Web 2.0 vs. Web 3.0 comparisons usually miss the fact that Web 3.0 is not an entirely new invention but rather an extension and improvement of already existing Web 2.0 characteristics. Web 3.0 makes Internet content more diverse and accessible by allowing computers, not people, to generate new data. Introduction of new programming languages, the ability to draw information from a wider variety of sources, and the possibility of creating and sharing all types of data distinguish Web 3.0 from the older versions. Using advanced systems such as InterStellar Files System (IPFS), Web 3.0 creates a peer-to-peer file system that is faster and more efficient, secure, and transparent. Let’s dwell in more detail on the features of Web 3.0 technologies.
Characteristics of Web 3.0
The Semantic Web allows machines to decode meaning and emotions more effectively, enhancing user experience and facilitating connectivity. In other words, it utilizes Artificial Intelligence (AI) to enhance data processing.
3D Graphics and Spatial Web
3D graphics is another thing that distinguishes Web 3.0 from Web 2.0. The three-dimensional design allows creating a more realistic and engaging cyberworld, expanding business opportunities. Some industries, such as architecture, online games, real-estate, e-commerce, tourism, and others, have already incorporated 3D graphics to promote products and services. Spatial Web, in turn, is believed to be the future of Web 3.0, which will blur the line between the real and digital worlds. Some of its technologies, such as Virtual Reality, are already used in organizations and businesses to help users visualize objects and processes.
AI technology has made Web 3.0 intelligent and more efficient. Today, machines can process text, audio, video, and photo content in a more meaningful way by establishing connections between different pieces of information. AI can separate valuable information from useless data and fake news from facts. It can also conduct client demand forecasting and personalized customer service, which are crucial for businesses.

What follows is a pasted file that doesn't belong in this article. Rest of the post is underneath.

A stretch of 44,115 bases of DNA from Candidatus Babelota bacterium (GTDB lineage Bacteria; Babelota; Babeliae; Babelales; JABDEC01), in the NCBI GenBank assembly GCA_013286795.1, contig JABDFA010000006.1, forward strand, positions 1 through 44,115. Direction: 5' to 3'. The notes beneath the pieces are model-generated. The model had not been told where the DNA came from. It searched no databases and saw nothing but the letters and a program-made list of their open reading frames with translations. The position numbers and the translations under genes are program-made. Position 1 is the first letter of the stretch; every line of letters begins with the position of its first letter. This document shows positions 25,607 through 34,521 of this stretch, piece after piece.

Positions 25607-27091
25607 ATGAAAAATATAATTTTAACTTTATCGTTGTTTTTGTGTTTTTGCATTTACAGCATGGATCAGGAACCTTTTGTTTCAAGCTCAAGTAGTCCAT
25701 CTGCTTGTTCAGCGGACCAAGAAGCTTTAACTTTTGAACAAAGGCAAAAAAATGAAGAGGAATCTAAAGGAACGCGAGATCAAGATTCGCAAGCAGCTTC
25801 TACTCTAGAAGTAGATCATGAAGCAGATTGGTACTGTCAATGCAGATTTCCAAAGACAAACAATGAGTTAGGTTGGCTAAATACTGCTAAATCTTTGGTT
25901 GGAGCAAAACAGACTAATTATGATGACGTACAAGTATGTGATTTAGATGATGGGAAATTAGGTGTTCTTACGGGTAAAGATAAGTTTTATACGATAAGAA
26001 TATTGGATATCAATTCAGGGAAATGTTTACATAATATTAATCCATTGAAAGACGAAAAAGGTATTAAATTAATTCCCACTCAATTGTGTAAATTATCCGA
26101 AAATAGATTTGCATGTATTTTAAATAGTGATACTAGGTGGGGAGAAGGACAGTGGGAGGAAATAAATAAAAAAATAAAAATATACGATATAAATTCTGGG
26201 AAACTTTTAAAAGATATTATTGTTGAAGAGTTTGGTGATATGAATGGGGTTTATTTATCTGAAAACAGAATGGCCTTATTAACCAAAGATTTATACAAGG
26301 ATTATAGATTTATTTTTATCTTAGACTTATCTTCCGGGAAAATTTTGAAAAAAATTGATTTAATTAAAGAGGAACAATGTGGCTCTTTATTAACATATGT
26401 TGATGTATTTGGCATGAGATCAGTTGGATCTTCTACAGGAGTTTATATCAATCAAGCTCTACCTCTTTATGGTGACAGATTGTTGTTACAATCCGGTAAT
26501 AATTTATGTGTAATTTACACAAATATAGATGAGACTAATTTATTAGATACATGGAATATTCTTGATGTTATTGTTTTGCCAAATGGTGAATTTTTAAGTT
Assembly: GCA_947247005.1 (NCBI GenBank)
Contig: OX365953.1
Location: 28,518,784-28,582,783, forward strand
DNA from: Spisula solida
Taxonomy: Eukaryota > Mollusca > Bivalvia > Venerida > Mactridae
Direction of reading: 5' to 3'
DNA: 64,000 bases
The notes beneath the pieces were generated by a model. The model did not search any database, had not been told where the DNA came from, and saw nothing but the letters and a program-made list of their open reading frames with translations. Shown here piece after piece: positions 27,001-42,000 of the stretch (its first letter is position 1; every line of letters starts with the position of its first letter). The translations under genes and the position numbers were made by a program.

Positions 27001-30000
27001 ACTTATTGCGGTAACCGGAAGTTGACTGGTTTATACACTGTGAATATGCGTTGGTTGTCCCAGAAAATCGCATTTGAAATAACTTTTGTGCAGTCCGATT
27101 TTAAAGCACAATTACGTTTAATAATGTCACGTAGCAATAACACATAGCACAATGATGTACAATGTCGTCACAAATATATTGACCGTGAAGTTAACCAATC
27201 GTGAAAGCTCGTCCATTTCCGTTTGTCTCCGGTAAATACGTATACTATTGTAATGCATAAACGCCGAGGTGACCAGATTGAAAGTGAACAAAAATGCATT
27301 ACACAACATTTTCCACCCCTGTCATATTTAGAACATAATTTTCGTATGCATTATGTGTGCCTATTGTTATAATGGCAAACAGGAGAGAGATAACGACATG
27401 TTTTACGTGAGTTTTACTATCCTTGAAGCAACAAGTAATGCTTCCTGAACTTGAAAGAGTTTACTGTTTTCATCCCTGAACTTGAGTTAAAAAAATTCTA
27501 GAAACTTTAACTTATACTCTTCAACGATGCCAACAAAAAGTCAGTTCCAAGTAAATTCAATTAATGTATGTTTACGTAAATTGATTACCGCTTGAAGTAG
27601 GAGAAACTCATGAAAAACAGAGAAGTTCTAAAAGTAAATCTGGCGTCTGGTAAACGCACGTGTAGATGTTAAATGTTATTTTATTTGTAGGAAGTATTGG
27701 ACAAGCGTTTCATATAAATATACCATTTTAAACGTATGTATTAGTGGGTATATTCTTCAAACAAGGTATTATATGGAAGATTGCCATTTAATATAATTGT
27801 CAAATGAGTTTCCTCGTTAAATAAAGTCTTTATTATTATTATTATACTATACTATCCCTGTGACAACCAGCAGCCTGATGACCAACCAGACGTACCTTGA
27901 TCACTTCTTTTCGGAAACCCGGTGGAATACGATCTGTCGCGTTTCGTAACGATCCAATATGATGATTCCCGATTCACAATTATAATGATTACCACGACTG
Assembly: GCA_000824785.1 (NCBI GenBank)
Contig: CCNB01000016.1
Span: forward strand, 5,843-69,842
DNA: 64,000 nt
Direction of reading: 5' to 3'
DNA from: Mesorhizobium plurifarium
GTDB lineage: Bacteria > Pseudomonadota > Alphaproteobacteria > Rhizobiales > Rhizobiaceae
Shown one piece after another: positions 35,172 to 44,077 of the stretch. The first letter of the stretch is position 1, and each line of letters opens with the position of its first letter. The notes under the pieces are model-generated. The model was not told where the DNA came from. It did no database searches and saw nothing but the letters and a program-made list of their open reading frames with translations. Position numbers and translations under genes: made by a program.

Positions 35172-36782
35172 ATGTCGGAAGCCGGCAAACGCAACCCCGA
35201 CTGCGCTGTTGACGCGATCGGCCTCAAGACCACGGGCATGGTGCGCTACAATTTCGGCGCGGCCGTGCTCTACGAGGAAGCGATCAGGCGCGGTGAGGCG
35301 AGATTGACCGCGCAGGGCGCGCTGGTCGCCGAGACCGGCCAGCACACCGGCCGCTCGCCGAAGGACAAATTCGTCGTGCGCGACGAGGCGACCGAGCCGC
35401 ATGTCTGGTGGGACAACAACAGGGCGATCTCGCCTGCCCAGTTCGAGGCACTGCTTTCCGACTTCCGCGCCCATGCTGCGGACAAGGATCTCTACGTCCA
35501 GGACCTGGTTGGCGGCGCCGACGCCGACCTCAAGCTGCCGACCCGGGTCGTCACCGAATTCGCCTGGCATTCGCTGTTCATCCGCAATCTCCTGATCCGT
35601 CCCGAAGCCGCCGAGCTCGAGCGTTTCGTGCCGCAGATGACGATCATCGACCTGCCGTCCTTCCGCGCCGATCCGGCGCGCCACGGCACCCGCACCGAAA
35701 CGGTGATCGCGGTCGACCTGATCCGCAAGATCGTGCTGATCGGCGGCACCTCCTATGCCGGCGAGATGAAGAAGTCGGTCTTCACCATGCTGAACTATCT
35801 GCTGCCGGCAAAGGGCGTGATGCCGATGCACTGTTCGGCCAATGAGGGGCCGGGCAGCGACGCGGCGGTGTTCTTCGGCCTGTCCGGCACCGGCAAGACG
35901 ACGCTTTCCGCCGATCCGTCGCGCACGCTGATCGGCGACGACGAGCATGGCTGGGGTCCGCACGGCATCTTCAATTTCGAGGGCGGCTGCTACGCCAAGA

Blockchain and Cryptocurrency
Description of Web 3.0 would be incomplete without clarifying its link with blockchain and cryptocurrency technology, which are currently reshaping the financial market. Blockchain helps address the main weaknesses of Web 2.0 by making Web 3.0 more transparent and secure and enabling absolute ownership and control of the data. How can a company use web 3.0 technologies to gain a competitive advantage? Well, the possibilities are endless and involve the use of defi solutions, tokenization, cloud storage, smart contracts, and other technologies to build trust and achieve greater efficiency. To take advantage of blockchain and learn about Web 3.0 blockchain potential, you can use 4irelabs consulting services.
Next, 3.0 applications are characterized by ubiquitous connectivity. Information within Web 3.0 is more connected due to semantic metadata use, allowing data to be accessed anywhere, anytime, and by anyone. Fast connection speed, 5G, the Internet of Things, and other technologies help access information faster from various devices, making life more convenient. Take, for example, voice-activated virtual assistants that allow interacting with the data in a more meaningful and efficient way.
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Examples of Web 3.0 Application
Web 3.0 is already widely applied in different spheres, such as messaging, social networks, exchange services, storage, banking, steaming, browsing, etc. Here are some examples of Web 3.0 applications to help you understand the scope of its adoption.
This new-generation messenger based on blockchain offers high productivity and security. It uses peer-to-peer (P2P) technology, IPFS, and MTProto encryption algorithm to offer decentralized and secure services. Users can not only communicate safely using this messenger but also send cryptocurrency.
cloud-based service that used blockchain to store users’ files securely. The main advantages of Storj compared to Dropbox, Google Drive, and other services are its immunity to outages and privacy breaches.